You have high standards, but you’re not a perfectionist. If someone else can do something almost as good as you can, you are likely to delegate the task to them. In areas where you have little experience or skill, you are happy to hire someone else to do the work for you. At the end of the day, you value your time more than you value money. If paying others to do specific tasks for you means that you get to enjoy more free time while still generating a profit, you’re happy to spend the money.
The majority of the population trades their time for money. Consequently, they immediately have a ceiling on their income potential. Of course, you are not a part of this majority. Instead of trading the limited amount of time you have each day for a finite amount of money, you prefer to invest your time in activities that will pay you over and over and over again. These activities include setting up systems that will work for you, training people to work for you, and creating or acquiring income-producing assets that will pay you over long periods of time (other businesses, real estate, digital products, etc.).
You like your income to be a reflection of the value you bring to the marketplace, not the time you trade to the marketplace. This is precisely why you are a big fan of leverage. Leveraging systems and other people’s time and resources enables you to provide more value to more people in less time. By focusing on value provided instead of time worked, you remove the ceiling on your income potential.
You thrive in highly stimulating environments. If your daily activities become too familiar, too easy, or too repetitive, you soon get bored. You may have even been classified as having Attention Deficit Disorder (ADD) when you were in school, but as an entrepreneur, this can be an asset. You are able to juggle many different projects at once, and love the thrill of a challenge. You are extremely creative and have new ideas regularly. Not having the freedom to pursue your ambitions would be the ultimate imprisonment.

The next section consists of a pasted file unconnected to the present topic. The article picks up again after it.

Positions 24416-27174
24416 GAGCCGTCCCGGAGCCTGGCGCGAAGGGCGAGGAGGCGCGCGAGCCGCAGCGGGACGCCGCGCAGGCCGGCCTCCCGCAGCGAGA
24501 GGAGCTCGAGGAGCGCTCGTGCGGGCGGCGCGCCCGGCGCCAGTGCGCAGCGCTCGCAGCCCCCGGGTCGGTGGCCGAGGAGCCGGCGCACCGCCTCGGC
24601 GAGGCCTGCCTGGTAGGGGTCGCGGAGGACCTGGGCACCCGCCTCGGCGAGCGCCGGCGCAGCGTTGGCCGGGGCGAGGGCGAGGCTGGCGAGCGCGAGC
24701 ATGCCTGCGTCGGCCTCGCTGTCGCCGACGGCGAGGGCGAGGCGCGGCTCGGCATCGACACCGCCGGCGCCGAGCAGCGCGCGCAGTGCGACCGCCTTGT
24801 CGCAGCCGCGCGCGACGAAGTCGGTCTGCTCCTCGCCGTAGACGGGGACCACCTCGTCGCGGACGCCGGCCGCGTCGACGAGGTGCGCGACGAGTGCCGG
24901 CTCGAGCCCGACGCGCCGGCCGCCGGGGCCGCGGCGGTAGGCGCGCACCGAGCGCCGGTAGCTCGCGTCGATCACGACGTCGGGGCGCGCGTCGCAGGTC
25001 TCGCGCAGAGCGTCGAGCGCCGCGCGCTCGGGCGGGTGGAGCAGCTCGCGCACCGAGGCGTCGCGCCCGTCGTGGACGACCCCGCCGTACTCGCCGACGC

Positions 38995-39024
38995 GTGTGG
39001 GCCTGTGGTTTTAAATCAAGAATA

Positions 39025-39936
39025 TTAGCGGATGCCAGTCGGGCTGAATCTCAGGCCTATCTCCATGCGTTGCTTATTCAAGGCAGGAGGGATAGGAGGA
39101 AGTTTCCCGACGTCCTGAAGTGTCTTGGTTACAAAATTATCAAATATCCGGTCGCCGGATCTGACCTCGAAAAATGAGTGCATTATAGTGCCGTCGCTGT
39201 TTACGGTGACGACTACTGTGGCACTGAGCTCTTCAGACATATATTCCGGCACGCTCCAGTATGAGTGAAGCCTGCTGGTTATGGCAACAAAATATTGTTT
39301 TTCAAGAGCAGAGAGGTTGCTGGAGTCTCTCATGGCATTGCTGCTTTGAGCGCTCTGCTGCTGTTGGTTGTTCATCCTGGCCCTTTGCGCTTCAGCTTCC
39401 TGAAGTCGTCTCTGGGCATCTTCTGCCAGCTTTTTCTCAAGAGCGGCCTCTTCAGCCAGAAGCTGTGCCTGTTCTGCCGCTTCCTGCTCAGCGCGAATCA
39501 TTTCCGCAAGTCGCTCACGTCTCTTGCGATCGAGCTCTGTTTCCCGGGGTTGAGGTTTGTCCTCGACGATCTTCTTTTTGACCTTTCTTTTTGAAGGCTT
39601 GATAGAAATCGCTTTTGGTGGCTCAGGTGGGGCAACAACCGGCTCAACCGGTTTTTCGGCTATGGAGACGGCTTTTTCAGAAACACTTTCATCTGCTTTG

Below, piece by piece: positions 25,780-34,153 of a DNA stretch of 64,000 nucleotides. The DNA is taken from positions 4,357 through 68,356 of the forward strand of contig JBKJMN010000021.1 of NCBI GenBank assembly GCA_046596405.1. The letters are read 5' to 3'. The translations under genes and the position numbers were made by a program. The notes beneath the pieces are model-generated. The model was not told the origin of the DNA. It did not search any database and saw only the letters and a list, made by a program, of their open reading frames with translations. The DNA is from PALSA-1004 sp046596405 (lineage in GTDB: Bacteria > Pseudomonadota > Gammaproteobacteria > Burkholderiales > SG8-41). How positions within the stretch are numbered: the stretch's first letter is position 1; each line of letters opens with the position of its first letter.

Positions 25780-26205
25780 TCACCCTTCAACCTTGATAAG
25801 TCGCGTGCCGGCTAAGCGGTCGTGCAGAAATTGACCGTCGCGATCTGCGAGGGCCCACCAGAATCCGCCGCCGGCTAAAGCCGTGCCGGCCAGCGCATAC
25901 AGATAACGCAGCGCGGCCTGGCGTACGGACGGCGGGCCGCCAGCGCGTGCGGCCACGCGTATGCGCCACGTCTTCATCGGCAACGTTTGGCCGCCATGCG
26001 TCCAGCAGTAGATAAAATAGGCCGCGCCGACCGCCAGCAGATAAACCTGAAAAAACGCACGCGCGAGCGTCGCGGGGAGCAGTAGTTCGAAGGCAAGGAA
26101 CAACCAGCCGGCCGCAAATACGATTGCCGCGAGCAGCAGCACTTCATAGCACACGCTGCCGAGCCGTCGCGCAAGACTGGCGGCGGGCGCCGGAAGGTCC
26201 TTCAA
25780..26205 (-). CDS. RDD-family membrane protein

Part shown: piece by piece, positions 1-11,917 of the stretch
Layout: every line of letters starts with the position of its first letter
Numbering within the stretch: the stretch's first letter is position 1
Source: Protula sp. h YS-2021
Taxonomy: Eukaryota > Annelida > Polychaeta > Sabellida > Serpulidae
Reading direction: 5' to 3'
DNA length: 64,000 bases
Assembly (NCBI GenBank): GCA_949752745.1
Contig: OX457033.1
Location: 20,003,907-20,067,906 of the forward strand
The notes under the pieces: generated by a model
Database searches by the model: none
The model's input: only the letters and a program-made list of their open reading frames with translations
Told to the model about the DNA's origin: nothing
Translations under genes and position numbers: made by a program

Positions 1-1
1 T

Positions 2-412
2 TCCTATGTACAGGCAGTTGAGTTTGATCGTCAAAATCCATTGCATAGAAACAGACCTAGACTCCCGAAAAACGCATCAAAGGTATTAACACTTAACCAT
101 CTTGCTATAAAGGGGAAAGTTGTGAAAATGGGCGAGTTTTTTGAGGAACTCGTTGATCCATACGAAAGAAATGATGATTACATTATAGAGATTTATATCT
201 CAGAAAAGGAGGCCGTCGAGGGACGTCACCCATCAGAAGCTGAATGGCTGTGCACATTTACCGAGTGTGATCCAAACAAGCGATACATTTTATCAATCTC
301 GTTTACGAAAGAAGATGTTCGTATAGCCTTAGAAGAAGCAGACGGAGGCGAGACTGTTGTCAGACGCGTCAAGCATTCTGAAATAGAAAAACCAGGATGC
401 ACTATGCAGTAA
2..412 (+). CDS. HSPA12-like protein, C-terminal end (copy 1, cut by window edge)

The last sign that you’re a lifestyle entrepreneur is that your most cherished value is freedom – freedom to do what you want, when you want, with who you want, regardless of the cost. You don’t believe in job security and especially don’t believe that having just one source of income (ie. from a job) is an intelligent strategy, at least from a financial perspective.
You believe that true freedom is achieved through financial independence, which you define as the ability to live off of the income generated from your own personal resources. You work to create multiple streams of passive income that provide you with the freedom that no job ever could.
3 Proven Approaches to Landing Influencer Relationships
How to Groom Your Small Business for a Six-Figure Sale
The 7 pillars of Crafting Engaging Content
3 Types of Content To Help Promote Your Business
Why You Haven’t Made Progress on Your Biggest Goals (and How to Turn it Around)
6 Ways to Have More Charisma Every Day
Please log in again. The login page will open in a new window. After logging in you can close it and return to this page.